maleic acid, fumaric acid, and maleic anhydride, as well as derivatives thereof; and

vinyl esters such as vinyl esters of C2-20 linear or branched alkanoic, alkenoic, and alkadienoic acids.

It should be understood that the above-mentioned monomers may be included in homopolymers as well as in copolymers. Monomers from the same class as well as monomers from different classes may give rise to such copolymers as will be clear for the person skilled in the art.

It is believed that the following homopolymers and copolymers are especially relevant as examples of polymeric flexibilizer components within the present invention:

polyalkenes such as polyethylene, polypropylene, and polybutene;

polydienes such as poly(halo-1-butenylene), poly(alkyl-1-butenylene), and poly(alkoxy-1-butenylene);

poly(meth)acrylates (polyacrylate-type polymers) such as polymers of the acrylate and methacrylate monomers mentioned above; as well as acrylate, methacrylate, and acrylate/methacrylate copolymers, preferably random copolymers;

polystyrenes such as polymers and copolymers of the styrene monomers mentioned above, as well as copolymers of the above-mentioned styrene monomers and the above-mentioned (meth)acrylate monomers;

polyacrylamides such as polymers and copolymers of the acrylamide monomers mentioned above;

copolymers and terpolymers of the above-mentioned acrylamide and methacrylate monomers and the above-mentioned (meth)acrylate and styrene monomers, e.g. acrylic acrylamide resins such as poly(styrene-co-acrylate esters-co-acrylamides) and poly(ethylacrylate-co-styrene-co-acrylamides);

(“polyacrylamide-type” polymers refers to the polymers defined above under “polyacrylamides” and “copolymers and terpolymers . . . ”)

fluoro polymers;

polyvinyl ethers polyvinyl ether-type polymers) of the vinyl ethers mentioned above, and copolymers thereof, preferably random copolymers; and

polyvinyl esters such as esters of C2-20 linear and branched alkanoic, alkenoic, and alkadienoic acids, and copolymers thereof, preferably random copolymers, e.g. poly(vinyl acetate-co-vinyl laurate).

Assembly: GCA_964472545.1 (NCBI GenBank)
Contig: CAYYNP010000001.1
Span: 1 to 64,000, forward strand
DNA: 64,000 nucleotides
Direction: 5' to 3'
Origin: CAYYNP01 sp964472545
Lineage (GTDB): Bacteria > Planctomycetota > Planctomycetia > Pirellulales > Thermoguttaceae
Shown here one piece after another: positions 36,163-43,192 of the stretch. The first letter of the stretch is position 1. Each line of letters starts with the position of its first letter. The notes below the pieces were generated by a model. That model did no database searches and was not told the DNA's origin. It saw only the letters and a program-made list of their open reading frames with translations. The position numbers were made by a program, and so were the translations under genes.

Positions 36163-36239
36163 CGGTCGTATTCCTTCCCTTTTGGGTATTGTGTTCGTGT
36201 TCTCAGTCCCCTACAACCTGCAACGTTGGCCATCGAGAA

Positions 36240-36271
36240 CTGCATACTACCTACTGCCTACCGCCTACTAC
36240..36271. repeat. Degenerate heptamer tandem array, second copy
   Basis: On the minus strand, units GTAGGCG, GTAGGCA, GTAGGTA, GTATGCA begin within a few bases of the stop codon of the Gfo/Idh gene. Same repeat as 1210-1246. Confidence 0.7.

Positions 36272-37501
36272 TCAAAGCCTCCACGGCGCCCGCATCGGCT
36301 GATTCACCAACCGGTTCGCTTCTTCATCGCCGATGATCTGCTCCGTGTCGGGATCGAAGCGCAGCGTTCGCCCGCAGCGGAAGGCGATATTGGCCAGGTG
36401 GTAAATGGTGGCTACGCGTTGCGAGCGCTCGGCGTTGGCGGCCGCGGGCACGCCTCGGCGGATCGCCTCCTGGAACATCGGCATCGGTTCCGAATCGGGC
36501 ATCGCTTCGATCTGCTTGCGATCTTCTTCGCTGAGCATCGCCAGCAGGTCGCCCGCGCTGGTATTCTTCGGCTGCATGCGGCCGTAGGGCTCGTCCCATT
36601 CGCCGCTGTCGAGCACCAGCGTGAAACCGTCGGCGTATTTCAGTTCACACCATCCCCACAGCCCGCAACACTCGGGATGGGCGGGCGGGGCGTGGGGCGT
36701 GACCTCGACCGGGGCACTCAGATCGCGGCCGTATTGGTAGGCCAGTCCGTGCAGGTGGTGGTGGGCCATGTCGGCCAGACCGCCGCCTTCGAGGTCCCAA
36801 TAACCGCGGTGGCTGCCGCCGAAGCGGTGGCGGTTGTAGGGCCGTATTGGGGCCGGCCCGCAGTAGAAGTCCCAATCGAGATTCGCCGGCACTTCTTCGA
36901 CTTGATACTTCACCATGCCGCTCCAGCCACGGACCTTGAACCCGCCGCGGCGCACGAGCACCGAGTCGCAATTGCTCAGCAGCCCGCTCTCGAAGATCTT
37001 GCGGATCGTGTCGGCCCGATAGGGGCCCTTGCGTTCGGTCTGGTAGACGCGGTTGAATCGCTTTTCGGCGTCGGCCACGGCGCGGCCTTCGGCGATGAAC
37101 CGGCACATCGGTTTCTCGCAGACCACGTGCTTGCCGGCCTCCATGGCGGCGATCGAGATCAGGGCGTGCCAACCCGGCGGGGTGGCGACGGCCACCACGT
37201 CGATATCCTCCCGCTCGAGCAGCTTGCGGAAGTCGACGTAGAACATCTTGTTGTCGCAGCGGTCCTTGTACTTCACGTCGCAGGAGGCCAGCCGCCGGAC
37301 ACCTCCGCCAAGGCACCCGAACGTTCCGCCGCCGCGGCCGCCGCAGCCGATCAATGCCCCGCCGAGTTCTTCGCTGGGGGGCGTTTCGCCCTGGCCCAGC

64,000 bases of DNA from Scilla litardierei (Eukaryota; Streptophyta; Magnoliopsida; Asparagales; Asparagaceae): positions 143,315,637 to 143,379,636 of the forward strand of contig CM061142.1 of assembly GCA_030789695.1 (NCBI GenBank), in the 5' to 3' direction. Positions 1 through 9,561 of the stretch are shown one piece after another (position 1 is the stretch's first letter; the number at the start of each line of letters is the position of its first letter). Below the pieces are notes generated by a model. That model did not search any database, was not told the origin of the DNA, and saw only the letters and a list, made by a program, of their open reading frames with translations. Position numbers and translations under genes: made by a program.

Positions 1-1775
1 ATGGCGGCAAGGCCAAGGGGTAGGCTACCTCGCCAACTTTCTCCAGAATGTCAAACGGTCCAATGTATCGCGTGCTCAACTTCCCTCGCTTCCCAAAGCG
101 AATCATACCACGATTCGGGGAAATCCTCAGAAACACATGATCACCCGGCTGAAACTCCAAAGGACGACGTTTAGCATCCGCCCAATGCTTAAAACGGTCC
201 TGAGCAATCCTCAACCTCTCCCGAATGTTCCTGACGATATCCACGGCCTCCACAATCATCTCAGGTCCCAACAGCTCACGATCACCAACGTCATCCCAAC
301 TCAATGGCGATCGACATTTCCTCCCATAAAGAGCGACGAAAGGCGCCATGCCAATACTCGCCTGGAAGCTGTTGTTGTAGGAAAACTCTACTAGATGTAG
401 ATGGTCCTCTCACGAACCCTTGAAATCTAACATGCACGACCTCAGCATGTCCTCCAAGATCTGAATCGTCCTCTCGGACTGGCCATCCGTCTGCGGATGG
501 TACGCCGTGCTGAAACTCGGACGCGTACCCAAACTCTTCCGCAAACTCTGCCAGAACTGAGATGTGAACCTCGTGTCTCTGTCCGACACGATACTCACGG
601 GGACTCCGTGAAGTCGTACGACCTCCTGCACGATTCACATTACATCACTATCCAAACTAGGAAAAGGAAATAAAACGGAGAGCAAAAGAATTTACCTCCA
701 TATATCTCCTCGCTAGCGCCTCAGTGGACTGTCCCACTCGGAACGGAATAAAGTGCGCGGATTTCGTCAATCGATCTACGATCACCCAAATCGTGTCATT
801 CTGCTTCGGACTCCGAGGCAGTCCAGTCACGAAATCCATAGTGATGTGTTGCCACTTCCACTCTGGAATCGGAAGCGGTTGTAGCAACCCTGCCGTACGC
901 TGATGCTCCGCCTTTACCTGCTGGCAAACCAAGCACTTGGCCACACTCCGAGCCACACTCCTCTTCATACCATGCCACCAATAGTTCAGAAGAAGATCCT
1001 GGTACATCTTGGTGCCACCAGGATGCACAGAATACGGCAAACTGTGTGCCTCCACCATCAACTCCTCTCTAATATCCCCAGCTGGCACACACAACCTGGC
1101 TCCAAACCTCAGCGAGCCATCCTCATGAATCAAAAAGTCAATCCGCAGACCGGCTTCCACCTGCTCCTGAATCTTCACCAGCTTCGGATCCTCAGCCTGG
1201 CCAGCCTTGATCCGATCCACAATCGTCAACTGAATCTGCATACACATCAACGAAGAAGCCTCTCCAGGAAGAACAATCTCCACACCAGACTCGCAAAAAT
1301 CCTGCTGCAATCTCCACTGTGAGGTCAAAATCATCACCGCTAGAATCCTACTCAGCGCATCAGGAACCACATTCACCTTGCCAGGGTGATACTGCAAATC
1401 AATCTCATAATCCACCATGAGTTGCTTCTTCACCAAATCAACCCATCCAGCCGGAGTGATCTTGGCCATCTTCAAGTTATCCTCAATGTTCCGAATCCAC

Furthermore, the flexibilizer component(s) may also be selected from other types of polymers, e.g. condensation polymers, such as

polyoxy-C1-5-alkylenes and analogues thereof substituted with C1-7-alkoxy, halogen, cyano; polyesters such as polyesters from aliphatic saturated or mono- or diunsaturated as well as cycloaliphatic and aromatic C4-30-di-, tri-, or tetracarboxylic acids and C215-α,ω-dihydroxyalkanes such as propanediol, butanediol, and pentanediol, trihydroxyalkanes such as glycerol, polyhydroxyalkanes, and polyoxyalkylenediols, -triols, and tetraols, such as polyoxyethylenediols, polyoxyethylenetriols, polyoxyethylenetetraols, polyoxypropylenediols, polyoxypropylenetriols, polyoxypropylenetetraols, polyoxyethylene-co-polyoxypropylenediols, polyoxyethylene-co-polyoxypropylenetriols, polyoxyethylene-co-polyoxypropylenetetraols, and polyoxybutylenediols; saturated polyesters, saturated hydroxyl, low branched polyesters, unsaturated polyesters, and oil-free polyesters; as well as any other polyesters known to the person skilled in the art, e.g. the polyesters described in F. Pilati “Comprehensive Polymer Science. The Synthesis, Characterization, Reactions & Application of Polymers”, Sir Geoffrey Allen (ed.), Volume 5, 1989, pp 275-329 and A. Fradet, ibid., pp 331-344;

aromatic and aliphatic reacted and unreacted polyurethanes and hydroxy derivatives hereof, such as elastomeric polyurethanes; as well as any other polyurethanes known to the person skilled in the art, e.g. the polyurethanes described in K. C. Frisch and D. Klempner, ibid., pp 413-426;

polysulfides such as poly(thio-isobutylene), poly(thio-methylane), poly(thio-propylen), poly(oxyethylene,dithioethylene), poly(oxyethylene,thioethylene), as well as any of the well know polysulfides illustrated by the ones described in Vietti, D. E. pp 533-542;